Earlier, according to Gilles Smadja, a spokesman for "Oui Paris 2008," IOC team members had quizzed their hosts about whether the planned transport budget included airfares to and from Paris for all the athletes participating in the Games. It does. They had also asked for population and traffic projections for the Paris region in 2008: the local "prefet," or governor, was on hand to provide reassuring statistics.
The evaluation commission also visited Paris police headquarters, to see the traffic and public-safety control rooms, before taking an underground suburban train to the city's main stadium - just an eight-minute trip from the city center, the French organizers proudly point out.
Tuesday, the commission was shown around the Stade de France, scene of the 1998 World Cup finals, and jewel in the crown of the French bid. "One of our advantages is that 62 percent of the infrastructure we would need is already built" says Francoise Pams, spokeswoman for "Oui Paris 2008."
The commission will report to the IOC executive board on the five candidates' technical strengths and weaknesses. "That report is a guarantee of security for the best possible Games", says Francois Carrard, IOC director general. "From then on, it is up to each member (of the IOC) to make up his or her own mind, heart, and conscience to decide what is best. Many personal considerations may play a part."
The 123 members of the IOC are a mixture of sports administrators, former athletes, prominent businessmen, and political bigwigs with an interest in sport from 79 countries around the world. Under the reforms, members must be proposed by an international sports federation, a national Olympic committee, or Olympic athletes themselves. They must retire at 70 (though those elected before the reforms won't have to.)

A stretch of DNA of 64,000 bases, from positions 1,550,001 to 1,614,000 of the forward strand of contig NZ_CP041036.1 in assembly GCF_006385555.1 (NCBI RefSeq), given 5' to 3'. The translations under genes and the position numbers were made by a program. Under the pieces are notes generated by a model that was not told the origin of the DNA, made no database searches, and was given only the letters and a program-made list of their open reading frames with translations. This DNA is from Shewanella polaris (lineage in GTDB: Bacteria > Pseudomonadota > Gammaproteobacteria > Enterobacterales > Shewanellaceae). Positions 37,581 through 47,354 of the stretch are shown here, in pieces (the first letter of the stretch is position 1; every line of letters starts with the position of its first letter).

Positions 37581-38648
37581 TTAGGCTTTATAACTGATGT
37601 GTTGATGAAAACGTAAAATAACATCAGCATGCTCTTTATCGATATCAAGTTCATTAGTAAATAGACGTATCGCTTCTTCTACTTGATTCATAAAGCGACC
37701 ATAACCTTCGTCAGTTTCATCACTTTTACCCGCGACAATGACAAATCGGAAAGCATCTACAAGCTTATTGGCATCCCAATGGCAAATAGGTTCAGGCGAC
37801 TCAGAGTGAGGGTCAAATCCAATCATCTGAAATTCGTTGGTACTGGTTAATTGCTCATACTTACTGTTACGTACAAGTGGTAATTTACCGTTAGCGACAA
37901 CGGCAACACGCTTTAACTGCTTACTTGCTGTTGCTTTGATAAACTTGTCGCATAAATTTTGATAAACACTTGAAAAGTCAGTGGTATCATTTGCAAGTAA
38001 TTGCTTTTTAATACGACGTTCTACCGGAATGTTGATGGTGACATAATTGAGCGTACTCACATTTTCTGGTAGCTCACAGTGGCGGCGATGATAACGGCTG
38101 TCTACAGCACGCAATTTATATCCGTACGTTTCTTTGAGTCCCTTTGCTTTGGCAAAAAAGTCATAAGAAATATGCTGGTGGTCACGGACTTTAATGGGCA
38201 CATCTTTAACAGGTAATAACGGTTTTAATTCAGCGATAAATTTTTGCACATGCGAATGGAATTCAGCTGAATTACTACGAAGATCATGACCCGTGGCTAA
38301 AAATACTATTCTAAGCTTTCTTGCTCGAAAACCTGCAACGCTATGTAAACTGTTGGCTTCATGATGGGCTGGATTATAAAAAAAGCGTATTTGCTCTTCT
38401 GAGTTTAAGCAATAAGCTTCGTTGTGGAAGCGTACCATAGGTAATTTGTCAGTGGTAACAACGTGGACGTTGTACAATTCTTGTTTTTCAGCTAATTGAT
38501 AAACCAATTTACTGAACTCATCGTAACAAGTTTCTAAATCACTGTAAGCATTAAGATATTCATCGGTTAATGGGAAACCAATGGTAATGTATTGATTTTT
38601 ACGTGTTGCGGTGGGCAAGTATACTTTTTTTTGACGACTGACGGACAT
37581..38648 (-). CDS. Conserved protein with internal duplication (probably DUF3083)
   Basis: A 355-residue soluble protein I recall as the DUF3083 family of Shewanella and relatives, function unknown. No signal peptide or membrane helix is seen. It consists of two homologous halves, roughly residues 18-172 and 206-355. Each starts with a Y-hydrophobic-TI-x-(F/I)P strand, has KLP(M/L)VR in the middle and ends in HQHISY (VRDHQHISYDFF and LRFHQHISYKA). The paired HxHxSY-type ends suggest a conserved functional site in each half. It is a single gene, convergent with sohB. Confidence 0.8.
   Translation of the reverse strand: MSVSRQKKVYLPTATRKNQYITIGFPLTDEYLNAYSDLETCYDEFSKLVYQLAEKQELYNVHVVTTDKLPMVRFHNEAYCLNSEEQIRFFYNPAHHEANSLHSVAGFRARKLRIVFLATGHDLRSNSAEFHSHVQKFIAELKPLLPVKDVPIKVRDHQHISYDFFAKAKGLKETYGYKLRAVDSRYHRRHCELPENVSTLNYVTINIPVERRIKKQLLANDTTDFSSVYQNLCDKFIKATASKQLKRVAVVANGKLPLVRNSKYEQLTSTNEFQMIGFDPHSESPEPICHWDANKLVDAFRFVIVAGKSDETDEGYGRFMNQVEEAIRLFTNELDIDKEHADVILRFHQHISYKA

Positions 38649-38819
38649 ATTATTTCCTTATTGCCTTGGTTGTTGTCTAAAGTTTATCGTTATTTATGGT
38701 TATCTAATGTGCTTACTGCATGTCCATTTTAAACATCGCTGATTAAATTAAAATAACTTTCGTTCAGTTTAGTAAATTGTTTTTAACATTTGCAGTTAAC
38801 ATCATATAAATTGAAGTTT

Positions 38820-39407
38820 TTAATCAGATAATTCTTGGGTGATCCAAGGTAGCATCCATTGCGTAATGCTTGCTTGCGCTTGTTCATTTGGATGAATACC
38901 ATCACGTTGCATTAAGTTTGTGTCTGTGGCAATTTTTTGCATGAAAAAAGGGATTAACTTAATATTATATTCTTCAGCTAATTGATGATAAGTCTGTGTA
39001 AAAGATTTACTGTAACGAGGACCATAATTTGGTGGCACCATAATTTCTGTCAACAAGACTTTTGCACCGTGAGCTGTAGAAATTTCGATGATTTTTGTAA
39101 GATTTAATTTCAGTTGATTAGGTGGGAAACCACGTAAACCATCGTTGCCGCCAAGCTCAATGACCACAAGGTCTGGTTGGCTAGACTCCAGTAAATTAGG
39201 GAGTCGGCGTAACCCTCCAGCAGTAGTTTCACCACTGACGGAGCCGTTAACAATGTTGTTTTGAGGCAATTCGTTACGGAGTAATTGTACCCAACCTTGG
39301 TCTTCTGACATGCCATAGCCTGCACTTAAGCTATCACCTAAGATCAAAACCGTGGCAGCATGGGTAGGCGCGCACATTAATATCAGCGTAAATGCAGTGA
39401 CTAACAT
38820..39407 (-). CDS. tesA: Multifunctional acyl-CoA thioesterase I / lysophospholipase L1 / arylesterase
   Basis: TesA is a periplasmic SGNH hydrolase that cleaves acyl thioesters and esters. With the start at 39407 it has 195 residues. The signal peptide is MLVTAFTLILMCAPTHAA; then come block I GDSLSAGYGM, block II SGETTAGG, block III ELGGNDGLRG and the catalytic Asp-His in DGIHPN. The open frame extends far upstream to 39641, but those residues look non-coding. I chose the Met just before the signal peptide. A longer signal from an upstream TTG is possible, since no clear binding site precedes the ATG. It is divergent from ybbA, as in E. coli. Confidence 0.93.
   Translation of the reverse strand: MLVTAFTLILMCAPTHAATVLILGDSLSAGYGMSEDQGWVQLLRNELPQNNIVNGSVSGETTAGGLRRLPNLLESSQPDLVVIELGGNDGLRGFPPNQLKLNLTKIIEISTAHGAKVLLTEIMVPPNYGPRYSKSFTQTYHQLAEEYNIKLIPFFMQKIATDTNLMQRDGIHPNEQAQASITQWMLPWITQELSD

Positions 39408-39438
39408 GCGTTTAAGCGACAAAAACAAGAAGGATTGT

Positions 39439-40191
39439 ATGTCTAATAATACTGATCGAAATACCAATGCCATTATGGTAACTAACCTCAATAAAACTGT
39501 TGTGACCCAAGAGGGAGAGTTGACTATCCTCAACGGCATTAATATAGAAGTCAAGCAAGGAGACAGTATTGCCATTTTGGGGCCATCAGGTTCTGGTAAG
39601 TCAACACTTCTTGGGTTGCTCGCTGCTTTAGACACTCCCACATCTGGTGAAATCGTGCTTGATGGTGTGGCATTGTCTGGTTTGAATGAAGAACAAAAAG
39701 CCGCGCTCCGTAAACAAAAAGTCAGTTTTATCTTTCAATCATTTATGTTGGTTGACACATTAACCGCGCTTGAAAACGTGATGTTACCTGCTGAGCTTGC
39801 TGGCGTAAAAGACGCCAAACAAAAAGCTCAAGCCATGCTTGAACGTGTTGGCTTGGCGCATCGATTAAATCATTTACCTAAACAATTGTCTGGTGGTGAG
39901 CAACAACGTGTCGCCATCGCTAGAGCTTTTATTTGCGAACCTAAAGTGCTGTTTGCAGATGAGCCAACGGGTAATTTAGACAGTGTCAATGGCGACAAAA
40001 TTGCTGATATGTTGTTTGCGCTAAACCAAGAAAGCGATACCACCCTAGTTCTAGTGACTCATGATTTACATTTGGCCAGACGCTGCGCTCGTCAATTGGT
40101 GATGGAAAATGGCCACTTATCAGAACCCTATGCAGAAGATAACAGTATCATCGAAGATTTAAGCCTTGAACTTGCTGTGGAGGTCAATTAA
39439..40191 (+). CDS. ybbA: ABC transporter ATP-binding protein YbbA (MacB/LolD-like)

Some vote only on the basis of the evaluation commission's report, "others say they include other considerations - geopolitical ones, alternating between continents, going somewhere new", says Mr. Carrard.
The IOC has attached increasing importance to the environmental impact of the Games. One member of the IOC evaluation commission is an environmental expert, and 15 pages of the dossier required of each candidate city are devoted to environmental issues.
While the organizers of the Salt Lake City winter Games and of last year's Sydney Games have admitted under-the-table payments to IOC members or their favorite causes, candidate cities are bound by a new code of ethics to abjure such bribes. None of the five cities currently under consideration for the 2008 Games have been accused of payoffs.
Beijing, which has made an all-out effort to secure the 2008 Games after the bitter disappointment of narrowly losing the 2000 Olympiad to Sydney, is considered a front runner, along with Paris.
The French bid, though, suffers from the fact that the 2004 summer Olympics will be held in Athens, and the 2006 winter Olympics will be in Turin. IOC members may be reluctant to give the 2008 Games to another European city.
Beijing's weak point is China's poor human rights record, but ironically, this could work in the city's favor. Some IOC members, says Carrard, "say that the Olympic Games by their presence in a country have been an extraordinary opportunity to promote human dignity and accelerate reforms."
Others, however, feel it would be wrong to reward the Chinese government with the 2008 Games in light of its continued persecution of religious and political opponents.
"We always make bets among ourselves" as to who will win the biennial contest to host the Games, says Carrard. "My experience is that we don't know until the result comes in. You never know for sure who will be the winner."
(c) Copyright 2001. The Christian Science Monitor